© Copyright 2006 by the Wyoming Department of Employment, Research & Planning
Vol. 42 No. 12
Table 1 contains annual average data for the Current Population Survey (CPS) population, labor force, jobs worked, unemployed individuals, and annual Unemployment Insurance (UI) recipients. The percentage changes for the period 2004 to 2005 indicate that total unemployed workers in Wyoming decreased by 3.3% and total UI recipients decreased by 13.8%. The number of jobs worked increased by 7,000 jobs or 2.7%, which is larger than the 2003 to 2004 increase of 5,400 jobs (2.2%).
In first quarter 2005, Wyoming covered employment grew by 6,338 jobs or 2.7% (see Table 2). Second quarter over-the-year employment growth remained fairly stable with an increase of 6,953 jobs or 2.8%. Total wages for first quarter showed an over-the-year increase of 6.6%, lower than the second quarter increase of 8.1%. The Map identifies over-the-year changes in unemployment rates from November 2004 to November 2005. States with the darkest shading had unemployment rate increases. As a whole, the U.S. experienced a decrease in the seasonally adjusted unemployment rates from 2004 (5.4%) to 2005 (5.0%).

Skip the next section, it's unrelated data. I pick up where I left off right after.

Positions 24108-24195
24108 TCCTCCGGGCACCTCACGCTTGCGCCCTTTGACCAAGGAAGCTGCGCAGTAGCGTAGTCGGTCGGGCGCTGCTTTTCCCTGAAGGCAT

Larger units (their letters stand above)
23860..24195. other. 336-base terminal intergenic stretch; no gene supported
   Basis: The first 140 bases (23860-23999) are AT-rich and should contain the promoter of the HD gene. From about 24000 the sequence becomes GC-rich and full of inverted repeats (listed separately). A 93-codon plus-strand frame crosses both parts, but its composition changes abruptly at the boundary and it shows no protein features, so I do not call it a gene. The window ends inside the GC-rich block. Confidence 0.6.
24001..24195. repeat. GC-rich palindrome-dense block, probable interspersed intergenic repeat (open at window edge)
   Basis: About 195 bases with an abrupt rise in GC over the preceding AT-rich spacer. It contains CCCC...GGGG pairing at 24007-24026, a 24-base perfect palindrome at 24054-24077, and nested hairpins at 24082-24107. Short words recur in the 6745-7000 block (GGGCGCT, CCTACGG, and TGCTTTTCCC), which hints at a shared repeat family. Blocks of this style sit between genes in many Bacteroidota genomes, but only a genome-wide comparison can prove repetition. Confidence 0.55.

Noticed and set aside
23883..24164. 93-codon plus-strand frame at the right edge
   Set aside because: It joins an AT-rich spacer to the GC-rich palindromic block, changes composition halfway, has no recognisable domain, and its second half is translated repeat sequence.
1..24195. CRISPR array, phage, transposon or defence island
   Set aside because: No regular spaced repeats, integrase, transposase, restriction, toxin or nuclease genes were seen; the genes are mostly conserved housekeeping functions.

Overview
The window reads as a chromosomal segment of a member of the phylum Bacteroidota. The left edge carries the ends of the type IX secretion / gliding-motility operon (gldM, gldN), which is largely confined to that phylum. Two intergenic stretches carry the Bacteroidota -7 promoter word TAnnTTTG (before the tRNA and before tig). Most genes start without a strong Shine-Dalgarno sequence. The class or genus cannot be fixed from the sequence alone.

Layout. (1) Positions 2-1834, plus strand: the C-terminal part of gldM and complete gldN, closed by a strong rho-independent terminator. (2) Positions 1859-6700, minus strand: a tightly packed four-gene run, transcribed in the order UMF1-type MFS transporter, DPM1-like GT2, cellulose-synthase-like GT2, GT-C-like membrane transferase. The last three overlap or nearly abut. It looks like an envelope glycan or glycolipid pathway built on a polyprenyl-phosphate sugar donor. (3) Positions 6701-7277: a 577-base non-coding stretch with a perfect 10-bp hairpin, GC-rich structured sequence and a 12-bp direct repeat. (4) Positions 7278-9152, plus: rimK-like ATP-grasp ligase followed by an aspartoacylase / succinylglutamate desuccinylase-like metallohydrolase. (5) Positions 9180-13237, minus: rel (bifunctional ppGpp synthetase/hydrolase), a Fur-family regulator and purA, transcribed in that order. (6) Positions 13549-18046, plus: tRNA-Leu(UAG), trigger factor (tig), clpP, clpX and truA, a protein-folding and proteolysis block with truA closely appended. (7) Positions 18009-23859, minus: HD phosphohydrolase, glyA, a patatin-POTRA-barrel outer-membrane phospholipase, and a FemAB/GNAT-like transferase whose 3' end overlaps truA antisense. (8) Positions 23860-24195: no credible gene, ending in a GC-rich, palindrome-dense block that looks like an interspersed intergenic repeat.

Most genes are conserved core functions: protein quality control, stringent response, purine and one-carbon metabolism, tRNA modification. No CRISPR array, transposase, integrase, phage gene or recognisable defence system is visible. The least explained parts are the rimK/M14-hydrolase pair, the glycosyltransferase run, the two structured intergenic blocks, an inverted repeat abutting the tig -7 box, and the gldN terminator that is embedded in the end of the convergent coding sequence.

The unemployment rates in the hurricane-ravaged southern states of Louisiana and Mississippi continued to lead the nation. In Louisiana, the unemployment rate was 12.4% for November 2005, compared to 5.8% a year earlier. In Mississippi, the November 2005 rate was 9.5%, up from 6.9% in November 2004.
Wyoming’s unemployment rate remained constant at 3.9% from November 2004 to November 2005, the 8th lowest rate among the states, the District of Columbia, and Puerto Rico.
Alabama and Oregon led states with the steepest declines in unemployment rates over the same period. Alabama’s rate dropped from 5.4% to 3.6%, while Oregon’s rate declined from 7.2% to 5.8%.
Of Wyoming’s neighboring states, South Dakota saw the greatest increase in its unemployment rate, from 3.5% in November 2004 to 4.0% in November 2005. Nebraska’s rate increased slightly, while Utah saw the second largest decline in its rate, from 5.1% to 4.0%, followed by Idaho (4.5% to 3.7%).